This post was born as a consequence of on-going conversation with Jim Brown of TechClarity. Jim and I have a long history of discussions on different topics offline, and we are in agreement on many of them. However, in spirit of what Jim called “healthy debates”, I’d like to open our conversation online. I’m sure it will be beneficial for us, and I hope you will find it interesting and practical in the context of thinking about strategy for PLM and ERP implementation planning.
If you haven’t seen our previous posts, I’d recommend you to go and read them first in order to have a taste of context:
PDM/PLM and ERP are two topics and domains that continue to magnetize huge amount of the attention. In my view, it was true for the last 20 years, and it continues to be true these days too. In the spirit of getting away from three letter acronyms (TLA), I’d like to put below one of the best references on the way to present discrete (or manufacturing) concurrent engineering positioning from the David Ullman’s book: The Mechanical Design Process.
What I like in this process is that it clearly presents the level of the connections in manufacturing enterprise, including logical dependencies between three major domains – Design, Production and Business.
ERP and PLM Domain
In my view, PLM was born in the middle of the Design domain, in the beginning as a system to manage Product Form (CAD) and lately by systems and modules to manage materials (BOMs), functions and facilitate connection with outside domains. The best example I can bring here is the ability of PM to connect market requirements with business needs. If you will ever have a chance to see a successful integration between business/market models (i.e. Sales Configrator) and PLM, you can see how it can be beneficial. So, within the time PLM outgrows Design domain and spread out into some functions related to production and business. In parallel ERP, was “an accounting child”, born to calculate, forecast and provide clear answers on how health your business can operate. Started from Sales, Finance, Prices, Costs and Risk, followed by successful development of MRP and MRP-II topics and, finally, becomes ERP as we know it today.
Roles of PLM and ERP
As every healthy business systems, both ERP and PLM are trying to grow and Production Domain is an obvious common target for both PLM and ERP. Since PLM came from managing the form and materials in product design, the ability to manage product and work-in-process data are much better compared to ERP. At the same time, ERP holds very strong on the ability to mange operational environment. In the very competitive business environment, both domains failed to collaborate successfully and, instead of taking route to manage openness and process transparency moved to the “marketing excellence” by starting to invent slogans like innovation and execution. But, unfortunately, devil is in details and after agreeing about “roles” and “focuses”, you will get back to bits and bytes of design data, EBOMs, MBOMs and processes that span across the organization.
ERP Business in PLM
With the clear competition state of mind, ERP vendors are trying to push technical limits of ERP foundation to manage product design and work-in-progress design information. As much as they come to the business having fewer design roots design roots, the chances to successfully stretch ERP data models and infrastructures are more successful. When you almost cannot see automotive OEM or supplier that decides to manage design product configuration in SAP PLM, you probably will be more lucky to see high tech and telecom companies managing product engineering and manufacturing BOM in ERP. Also, companies tried to reduce the cost of “process management” by concentrating it inside ERP process infrastructure.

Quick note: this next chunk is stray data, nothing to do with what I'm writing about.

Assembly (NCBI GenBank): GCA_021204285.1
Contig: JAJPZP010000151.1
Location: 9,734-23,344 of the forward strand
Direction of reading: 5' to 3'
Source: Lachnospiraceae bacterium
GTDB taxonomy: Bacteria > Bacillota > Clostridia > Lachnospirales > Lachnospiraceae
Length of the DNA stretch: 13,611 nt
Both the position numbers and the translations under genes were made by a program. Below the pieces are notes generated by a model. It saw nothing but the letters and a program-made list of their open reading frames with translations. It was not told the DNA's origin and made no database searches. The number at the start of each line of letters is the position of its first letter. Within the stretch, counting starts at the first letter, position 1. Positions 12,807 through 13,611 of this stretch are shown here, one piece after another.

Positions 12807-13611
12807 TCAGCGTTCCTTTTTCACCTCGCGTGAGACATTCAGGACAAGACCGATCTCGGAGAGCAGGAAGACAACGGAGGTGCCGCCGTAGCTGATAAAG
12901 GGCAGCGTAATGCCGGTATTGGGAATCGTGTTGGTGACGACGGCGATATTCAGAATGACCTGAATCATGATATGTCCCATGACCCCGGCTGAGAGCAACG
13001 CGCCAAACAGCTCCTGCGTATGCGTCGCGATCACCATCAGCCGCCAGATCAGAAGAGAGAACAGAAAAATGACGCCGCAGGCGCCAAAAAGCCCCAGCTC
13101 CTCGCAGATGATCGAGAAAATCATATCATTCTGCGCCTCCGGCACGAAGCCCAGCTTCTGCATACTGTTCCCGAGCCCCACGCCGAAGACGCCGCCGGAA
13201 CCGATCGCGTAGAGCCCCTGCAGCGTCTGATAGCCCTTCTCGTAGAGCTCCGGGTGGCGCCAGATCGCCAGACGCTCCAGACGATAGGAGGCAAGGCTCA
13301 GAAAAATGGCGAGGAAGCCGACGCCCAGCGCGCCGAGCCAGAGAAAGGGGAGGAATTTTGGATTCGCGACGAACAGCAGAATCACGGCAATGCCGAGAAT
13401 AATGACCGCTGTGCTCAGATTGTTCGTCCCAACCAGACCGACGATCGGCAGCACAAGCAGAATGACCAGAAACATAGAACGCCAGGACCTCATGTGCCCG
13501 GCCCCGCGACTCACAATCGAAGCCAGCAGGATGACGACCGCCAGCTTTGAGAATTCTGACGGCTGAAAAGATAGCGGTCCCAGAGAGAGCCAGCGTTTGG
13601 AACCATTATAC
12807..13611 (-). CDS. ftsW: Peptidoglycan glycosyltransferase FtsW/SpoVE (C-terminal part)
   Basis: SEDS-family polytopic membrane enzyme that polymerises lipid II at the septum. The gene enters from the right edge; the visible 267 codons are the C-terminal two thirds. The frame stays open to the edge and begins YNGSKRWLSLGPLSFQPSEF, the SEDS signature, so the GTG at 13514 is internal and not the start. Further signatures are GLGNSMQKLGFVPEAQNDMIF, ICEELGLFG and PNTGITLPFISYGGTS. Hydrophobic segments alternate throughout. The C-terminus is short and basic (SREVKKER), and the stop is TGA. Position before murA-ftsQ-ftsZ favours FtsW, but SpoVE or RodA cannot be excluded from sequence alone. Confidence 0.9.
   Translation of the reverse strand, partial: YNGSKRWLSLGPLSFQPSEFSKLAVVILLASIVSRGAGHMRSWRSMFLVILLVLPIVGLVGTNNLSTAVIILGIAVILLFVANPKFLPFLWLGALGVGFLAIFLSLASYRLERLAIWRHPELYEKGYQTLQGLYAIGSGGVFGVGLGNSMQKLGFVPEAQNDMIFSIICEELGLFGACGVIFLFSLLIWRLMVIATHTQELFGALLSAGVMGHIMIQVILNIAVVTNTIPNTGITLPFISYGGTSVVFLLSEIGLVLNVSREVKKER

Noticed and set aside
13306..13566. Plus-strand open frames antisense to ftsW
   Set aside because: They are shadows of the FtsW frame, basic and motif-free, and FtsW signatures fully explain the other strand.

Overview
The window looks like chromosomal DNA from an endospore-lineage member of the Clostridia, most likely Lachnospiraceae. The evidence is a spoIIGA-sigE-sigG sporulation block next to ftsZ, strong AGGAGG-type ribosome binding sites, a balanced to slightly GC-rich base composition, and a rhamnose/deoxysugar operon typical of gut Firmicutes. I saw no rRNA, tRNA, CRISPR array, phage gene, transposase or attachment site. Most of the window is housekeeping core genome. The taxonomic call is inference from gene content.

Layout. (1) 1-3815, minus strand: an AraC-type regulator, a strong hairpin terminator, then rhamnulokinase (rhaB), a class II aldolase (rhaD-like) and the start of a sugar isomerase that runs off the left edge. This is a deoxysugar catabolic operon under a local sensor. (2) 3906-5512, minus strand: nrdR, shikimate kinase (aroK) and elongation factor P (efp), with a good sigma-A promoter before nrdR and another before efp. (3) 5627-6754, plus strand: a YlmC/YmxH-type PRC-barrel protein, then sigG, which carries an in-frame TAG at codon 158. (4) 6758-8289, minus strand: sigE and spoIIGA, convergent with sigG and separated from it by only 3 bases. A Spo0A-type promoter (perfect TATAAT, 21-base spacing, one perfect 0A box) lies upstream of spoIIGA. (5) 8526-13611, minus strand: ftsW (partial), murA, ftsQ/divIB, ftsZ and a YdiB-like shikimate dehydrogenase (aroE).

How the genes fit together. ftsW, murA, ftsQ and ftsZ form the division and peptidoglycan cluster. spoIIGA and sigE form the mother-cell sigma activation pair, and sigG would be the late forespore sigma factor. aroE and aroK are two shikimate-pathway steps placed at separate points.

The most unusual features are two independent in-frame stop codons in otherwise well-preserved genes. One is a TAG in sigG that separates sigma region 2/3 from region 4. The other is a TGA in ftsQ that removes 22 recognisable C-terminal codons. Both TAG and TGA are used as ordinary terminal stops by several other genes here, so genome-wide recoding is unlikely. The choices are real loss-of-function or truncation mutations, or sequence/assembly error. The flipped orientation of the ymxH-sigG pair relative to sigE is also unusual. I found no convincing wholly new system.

Border Between PLM and ERP
I think, to define the right border between PLM and ERP is a very complicated task. I’m almost sure, the results will be very different for various companies even in the same domain. There are lots of factors such as existing systems, implementation, history, legacy stuff, new projects. You can find companies pushing towards implementing CAD/PDM bundles and move process oriented environment towards ERP. You may see companies that put PLM as a global product development environment worldwide, while ERP is local and specific for business in the specific countries. So, I’m sure there are some patterns we can discover. However, try to establish this boarder will be heavily overused by marketing and competitive efforts and in the end will be disruptive for industry. I think PLM and ERP need to establish some common infrastructure and maybe be even open initiatives that can simplify the exchange of the information and process flowing between systems in the organization.
What is my conclusion today? PLM and ERP are a very complicated topic. There are multiple levels of influence starting from completely technical, moving to IT-related and ending up with very emotional aspects. I hope Jim and I helped you to navigate and find your path in your future PLM/ERP projects.
Getting back to Jim’s post, there is one topic left- innovation. I want to touch it in separate discussion. I will call it my “Golden Eggs Innovation Strategy”. Stay tuned :)…
…So now we are debating PLM vs. ERP. Some of these discussions have a very strong, and, in my opinion, incorrect undertone of IT architecture debate: who owns what data repository, where are the boundaries, what are the integration points, and so forth. One blog discussion attempts to separate ERP as the “execution engine” from PLM, which is “innovation focused.”…